LISTENING to the desperation in Rufus Murwira’s voice, one is reminded of the old aphorism that the only constant in this world is change itself.
“I have been a bona fide member of Vana Vevhu Housing Co-operative for the past seven years, but my dream of owning a house might not be realised after the leaders of the co-operative sold my stand to a soldier who is not a member,” claims the 53-year-old from Kuwadzana Phase 3 in Harare.
Murwira works as a town planner in government.
Under normal circumstances, civil servants should at least qualify for mortgages as was the case between 1980 and the turn of the millennium.
Back in the 1980s, amid the euphoria over the hard-won Independence, a significant number of black Zimbabweans began migrating to previously all-white residential suburbs like North End, Khumalo and Matsheumhlope in Bulawayo, and Borrowdale, Avondale and Hatfield in Harare.
Among those that made a bee-line for the spacious, tree-lined suburbs whose bougainvillea’s purple jacaranda flowers added colour and vitality in the summer were nouveau-riche Africans and ordinary civil servants like teachers and nurses.
Building societies like Cabs, Founders and Beverly gave out mortgages with the standard 25-year repayment period — a trend that continued into the early 2000s.
“Housing for all by the year 2000” was one of the catchphrases of those heady days, but which for most remained a pipedream.
Murwira, like the vast majority of Zimbabweans whose meagre earnings fall well below the poverty datum line of about US$570, cannot afford the high prices of residential properties.
The country has over half a million people on the housing waiting lists of various municipalities, with Harare at 500 000. There are reportedly 100 000 in Bulawayo, 59 000 people in Mutare, 18 000 in Marondera, 17 000 in Gweru and 6 000 in Masvingo.
Although in 2010 the banking sector re-introduced long-term mortgage lending which had been suspended in 2008 when the country’s economic meltdown and hyper-inflation eroded both interest income and loanable savings, most Zimbabwean do not qualify due to their low salaries.
The lowest paid civil servant gets about US$297.
Cabs recently introduced mortgage schemes for low-income earners and those who qualify should earn a monthly salary of at least US$750, and should pay 25% deposit for a two-roomed house worth US$17 000 in the case of Budiriro, a high-density suburb in Harare. The mortgage also attracts a 15% interest per annum paid back over a 10-year period.
Traditionally, mortgages were payable over a 25-year period.
FBC Building Society in Harare said it is currently offering mortgage facilities to assist home-seekers to buy properties at the Masotsha Ndlovu scheme in Waterfalls valued at US$130 000 each, but the stringent conditions attached to the loans automatically disqualify the majority of workers, particularly civil servants.
“You must raise 30% of the US$130 000 as deposit before you come to us,” said an FBC official speaking on condition of anonymity as company policy forbids him from commenting in the media.
“The bank will advance the remainder of the amount as mortgage which you have to repay over a 10-year period with interest at 15% per annum.”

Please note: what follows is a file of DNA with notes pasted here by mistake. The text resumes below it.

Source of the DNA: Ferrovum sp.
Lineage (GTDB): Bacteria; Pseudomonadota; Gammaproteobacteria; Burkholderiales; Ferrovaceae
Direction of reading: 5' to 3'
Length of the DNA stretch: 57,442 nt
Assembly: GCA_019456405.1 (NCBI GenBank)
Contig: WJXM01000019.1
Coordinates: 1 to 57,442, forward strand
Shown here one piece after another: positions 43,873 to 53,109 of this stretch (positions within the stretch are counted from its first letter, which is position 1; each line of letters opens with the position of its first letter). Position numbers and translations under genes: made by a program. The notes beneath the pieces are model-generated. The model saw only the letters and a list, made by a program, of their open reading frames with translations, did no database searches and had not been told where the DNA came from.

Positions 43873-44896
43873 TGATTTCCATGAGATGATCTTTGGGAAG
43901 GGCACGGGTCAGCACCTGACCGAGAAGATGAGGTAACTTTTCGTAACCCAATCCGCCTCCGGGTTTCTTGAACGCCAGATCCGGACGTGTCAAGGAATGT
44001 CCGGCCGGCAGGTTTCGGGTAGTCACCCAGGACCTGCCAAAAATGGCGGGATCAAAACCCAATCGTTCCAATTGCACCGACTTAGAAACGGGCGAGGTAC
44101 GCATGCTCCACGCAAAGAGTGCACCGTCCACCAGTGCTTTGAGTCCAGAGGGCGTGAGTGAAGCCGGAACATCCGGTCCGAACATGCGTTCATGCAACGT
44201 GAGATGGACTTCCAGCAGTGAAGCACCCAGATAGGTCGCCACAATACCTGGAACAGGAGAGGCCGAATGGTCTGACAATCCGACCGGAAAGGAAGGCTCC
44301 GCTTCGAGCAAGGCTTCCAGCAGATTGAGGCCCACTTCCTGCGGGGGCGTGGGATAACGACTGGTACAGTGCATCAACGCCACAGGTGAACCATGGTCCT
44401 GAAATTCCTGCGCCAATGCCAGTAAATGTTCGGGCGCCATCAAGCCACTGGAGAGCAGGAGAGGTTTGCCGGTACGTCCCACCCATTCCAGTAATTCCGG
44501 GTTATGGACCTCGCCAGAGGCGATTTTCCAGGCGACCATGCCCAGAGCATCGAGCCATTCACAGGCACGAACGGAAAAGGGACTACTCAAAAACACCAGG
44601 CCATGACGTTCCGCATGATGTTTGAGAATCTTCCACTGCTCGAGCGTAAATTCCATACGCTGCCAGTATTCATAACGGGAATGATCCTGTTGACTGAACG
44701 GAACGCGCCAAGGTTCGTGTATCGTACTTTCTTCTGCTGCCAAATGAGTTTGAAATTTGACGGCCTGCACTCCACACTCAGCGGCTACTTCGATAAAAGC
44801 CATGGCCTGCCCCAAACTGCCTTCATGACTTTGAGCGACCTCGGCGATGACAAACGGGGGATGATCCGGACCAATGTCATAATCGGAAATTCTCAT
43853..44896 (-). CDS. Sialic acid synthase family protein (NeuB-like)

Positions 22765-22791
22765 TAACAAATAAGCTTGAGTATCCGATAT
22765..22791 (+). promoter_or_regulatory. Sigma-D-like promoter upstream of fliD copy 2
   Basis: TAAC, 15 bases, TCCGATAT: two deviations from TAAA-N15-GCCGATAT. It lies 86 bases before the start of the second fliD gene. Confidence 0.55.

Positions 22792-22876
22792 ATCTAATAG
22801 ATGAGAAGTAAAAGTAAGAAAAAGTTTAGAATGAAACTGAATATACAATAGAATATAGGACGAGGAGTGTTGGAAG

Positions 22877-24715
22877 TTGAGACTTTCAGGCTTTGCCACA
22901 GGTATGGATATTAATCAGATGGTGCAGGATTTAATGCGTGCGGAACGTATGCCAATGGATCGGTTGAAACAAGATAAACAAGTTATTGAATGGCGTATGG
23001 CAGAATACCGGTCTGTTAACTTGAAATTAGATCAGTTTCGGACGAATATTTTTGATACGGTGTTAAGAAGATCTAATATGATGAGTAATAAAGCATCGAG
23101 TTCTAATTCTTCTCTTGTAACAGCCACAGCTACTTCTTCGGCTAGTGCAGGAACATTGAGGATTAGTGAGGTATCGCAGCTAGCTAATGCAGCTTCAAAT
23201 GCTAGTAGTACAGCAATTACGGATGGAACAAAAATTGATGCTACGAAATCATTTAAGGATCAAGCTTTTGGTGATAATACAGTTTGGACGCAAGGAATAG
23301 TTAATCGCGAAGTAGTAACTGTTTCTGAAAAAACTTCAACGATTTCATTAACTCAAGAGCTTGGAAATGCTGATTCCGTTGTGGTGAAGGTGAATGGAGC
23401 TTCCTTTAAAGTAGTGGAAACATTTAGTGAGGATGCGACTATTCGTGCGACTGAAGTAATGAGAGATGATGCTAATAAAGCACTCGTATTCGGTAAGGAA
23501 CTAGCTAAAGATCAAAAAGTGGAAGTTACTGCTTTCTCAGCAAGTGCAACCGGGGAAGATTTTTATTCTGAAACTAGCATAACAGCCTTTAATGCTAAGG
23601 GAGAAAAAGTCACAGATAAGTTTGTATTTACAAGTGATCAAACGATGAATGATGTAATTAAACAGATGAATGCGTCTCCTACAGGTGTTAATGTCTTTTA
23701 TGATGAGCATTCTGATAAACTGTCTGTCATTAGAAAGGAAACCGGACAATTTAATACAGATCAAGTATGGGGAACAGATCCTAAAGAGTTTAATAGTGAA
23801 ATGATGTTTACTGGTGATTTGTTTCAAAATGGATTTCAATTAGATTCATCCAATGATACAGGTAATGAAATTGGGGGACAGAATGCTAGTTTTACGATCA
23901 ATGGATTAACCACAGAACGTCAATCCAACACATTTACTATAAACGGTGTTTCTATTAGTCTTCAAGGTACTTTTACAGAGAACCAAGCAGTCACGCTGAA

In the case of the Masotsha Ndlovu scheme, the home owner will have to fork out US$1 800 as monthly repayment, a figure which even those considered high-earners cannot afford.
The failure to access the banks’ highly-priced mortgages have forced Murwira and other home-seekers to turn to housing co-operatives, but these have made many headlines for being run by fraudsters.
Local Government minister Ignatius Chombo acknowledged in November that co-operatives are short-changing thousands of desperate home seekers through double allocation of stands, unilateral removal of members from the co-operatives without notice and threats of repossession of stands.
“Independent audits are not being carried out to ensure that there is sound administration of the co-operatives,” said Chombo after instituting an investigation in November.
“Members (of co-operatives) are made to pay subscriptions in perpetuity even decades after the allocation of a residential stand; there is an ever-present threat of repossession of the stands upon default by the member; executive committee members have become permanent features in the administration of the co-operatives and most have since left formal employment to take up full-time jobs at the co-operatives,” he added.
High-profile cases of home-seekers being swindled of their money include that of flamboyant musician Energy Mutodi, who is facing charges of defrauding desperate home-seekers in Harare and Mutare of a combined US$8 million in a housing scandal.
He is accused of hatching a plan to defraud unsuspecting civil servants and forming the National Housing Development Trust through which he allegedly lured civil servants into paying monthly payments to buy land in Mutare’s Gimboki South housing project, which was to be pegged and serviced. Mutodi’s case is before the courts.
Chombo’s ministry has advised home-seekers to hold on to their payments to co-operatives until investigations into their operations have been completed or risk being taken for a costly ride.
Until mortgage rates improve or housing co-operatives are reined in from fleecing desperate home-seekers, owning homes will continue to be a pipe-dream for the majority of Zimbabweans.